At my internship in highscool, I worked for the Mid-Ohio Regional Planning Commission (MORPC). During my time there I had worked on creating database entries for their green map. The purpose of their greenmap was to showcase environmentally friendly areas such as, public parks, recycling centers, thrift stores, bike trails and so on. The website was designed for people to use as an tool to make their lives more environmentally friendly locally.
This was in 2005, so the site has changed drastically. Many of the links are outdated and the data is stored on a new server. Before it just had a few submissions on a early version of google maps with a few JPEG rollovers links. My job was to go out and take pictures with an oversized digital camera and edit them with an open source program called ArcSoft. Now the job looks like its being ran by crowdsourcing. Many of the submissions looked like volunteered user submission. This interesting to see how the map has evolved over the years. I think it says a lot about public websites that have a research purpose. Since the topic of the website is a public interest, having crowdsourcing methods only make sense to run the page. Before you had to go to the headquarters and physically upload the data. Now, people can take pictures and send submissions by their cellphone.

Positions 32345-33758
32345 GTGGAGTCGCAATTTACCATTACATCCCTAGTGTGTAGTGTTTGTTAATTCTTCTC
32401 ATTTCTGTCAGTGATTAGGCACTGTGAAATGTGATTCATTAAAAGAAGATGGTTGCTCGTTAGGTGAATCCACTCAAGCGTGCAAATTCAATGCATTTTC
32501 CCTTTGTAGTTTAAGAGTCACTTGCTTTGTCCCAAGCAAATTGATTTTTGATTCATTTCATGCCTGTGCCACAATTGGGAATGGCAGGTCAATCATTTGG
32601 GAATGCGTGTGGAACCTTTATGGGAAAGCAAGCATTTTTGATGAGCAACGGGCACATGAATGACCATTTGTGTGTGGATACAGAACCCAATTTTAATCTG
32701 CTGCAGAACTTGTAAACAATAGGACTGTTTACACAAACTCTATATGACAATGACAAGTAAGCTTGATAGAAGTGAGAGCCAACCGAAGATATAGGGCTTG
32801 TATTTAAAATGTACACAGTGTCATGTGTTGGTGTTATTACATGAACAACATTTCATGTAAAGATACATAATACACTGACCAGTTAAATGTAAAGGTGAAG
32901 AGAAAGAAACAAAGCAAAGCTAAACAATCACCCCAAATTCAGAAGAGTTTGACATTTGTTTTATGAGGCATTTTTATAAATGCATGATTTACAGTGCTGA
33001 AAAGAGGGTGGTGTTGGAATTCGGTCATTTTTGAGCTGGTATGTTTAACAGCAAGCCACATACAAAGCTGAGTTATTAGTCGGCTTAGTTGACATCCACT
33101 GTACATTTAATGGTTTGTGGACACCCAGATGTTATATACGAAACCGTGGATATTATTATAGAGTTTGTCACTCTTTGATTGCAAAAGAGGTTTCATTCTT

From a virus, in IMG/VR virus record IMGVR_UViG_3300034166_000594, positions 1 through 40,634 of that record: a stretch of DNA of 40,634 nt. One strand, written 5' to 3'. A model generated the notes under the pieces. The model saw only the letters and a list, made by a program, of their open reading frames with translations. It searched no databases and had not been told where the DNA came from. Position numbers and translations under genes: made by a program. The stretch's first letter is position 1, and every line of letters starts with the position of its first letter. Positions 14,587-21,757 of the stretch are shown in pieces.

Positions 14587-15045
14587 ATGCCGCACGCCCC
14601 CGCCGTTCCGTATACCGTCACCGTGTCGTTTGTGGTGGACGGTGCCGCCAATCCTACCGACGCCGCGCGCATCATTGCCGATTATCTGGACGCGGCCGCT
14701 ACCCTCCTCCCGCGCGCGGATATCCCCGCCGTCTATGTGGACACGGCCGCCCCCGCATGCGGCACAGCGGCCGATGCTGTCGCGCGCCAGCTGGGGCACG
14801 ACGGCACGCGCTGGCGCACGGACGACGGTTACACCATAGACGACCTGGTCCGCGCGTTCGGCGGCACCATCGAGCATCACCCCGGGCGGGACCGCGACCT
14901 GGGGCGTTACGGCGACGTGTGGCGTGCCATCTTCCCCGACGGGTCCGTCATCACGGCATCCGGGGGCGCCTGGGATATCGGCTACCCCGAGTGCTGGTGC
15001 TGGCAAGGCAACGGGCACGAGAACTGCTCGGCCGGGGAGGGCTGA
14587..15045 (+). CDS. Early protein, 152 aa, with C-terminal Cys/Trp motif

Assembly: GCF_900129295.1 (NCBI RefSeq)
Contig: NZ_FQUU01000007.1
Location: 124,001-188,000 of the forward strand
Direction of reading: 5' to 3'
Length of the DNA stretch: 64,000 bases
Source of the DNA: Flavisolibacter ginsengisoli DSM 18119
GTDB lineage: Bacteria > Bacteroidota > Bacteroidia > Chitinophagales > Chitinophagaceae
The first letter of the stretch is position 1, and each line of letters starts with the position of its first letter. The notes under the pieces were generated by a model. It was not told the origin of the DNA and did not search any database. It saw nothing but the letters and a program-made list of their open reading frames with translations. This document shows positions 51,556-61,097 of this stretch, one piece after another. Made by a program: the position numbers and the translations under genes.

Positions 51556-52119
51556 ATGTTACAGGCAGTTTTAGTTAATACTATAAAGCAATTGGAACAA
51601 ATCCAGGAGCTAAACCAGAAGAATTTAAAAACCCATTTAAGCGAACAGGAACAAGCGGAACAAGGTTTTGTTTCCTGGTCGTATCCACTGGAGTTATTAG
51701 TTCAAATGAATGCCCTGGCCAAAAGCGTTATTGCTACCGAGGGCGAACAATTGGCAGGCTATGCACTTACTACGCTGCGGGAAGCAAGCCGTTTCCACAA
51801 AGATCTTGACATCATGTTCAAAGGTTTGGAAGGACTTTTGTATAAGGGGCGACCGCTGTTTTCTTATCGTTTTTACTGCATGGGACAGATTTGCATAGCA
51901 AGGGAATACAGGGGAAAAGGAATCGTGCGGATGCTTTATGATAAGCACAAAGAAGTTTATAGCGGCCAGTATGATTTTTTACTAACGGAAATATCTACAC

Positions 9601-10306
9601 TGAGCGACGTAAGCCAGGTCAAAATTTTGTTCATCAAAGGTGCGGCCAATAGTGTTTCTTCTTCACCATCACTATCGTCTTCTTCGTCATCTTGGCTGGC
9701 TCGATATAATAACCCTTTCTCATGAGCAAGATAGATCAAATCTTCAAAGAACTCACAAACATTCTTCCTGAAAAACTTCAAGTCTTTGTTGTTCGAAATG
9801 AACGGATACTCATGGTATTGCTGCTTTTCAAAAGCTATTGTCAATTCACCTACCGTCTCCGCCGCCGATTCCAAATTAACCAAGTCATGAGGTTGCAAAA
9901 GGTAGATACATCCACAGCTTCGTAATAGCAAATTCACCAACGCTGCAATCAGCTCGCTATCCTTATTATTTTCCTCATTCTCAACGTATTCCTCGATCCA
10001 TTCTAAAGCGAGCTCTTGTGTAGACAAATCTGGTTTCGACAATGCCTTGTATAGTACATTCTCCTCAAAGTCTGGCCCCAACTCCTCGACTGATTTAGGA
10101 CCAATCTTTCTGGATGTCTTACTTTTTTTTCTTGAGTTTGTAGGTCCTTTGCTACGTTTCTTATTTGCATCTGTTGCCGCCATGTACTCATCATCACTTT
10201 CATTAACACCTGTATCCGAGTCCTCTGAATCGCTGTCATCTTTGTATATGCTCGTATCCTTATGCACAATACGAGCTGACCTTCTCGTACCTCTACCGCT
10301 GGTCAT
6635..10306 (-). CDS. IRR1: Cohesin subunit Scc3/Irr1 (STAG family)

I think the future of government websites that are for public interest will be ran by user submissions. This is a one way digital history will be preserved because we will have the history through many different perspectives. While the task of sorting through the validity of the submitted data will increase, the quantity will not. This will be a change because quality is more important to have then several poor data entries on the same subject. Digital historians will have to become the gatekeepers of quality control, which will be daunting task. This could lead to censorship issues and other problems. Reminds me of trying to regulate controversial programs on public access channels!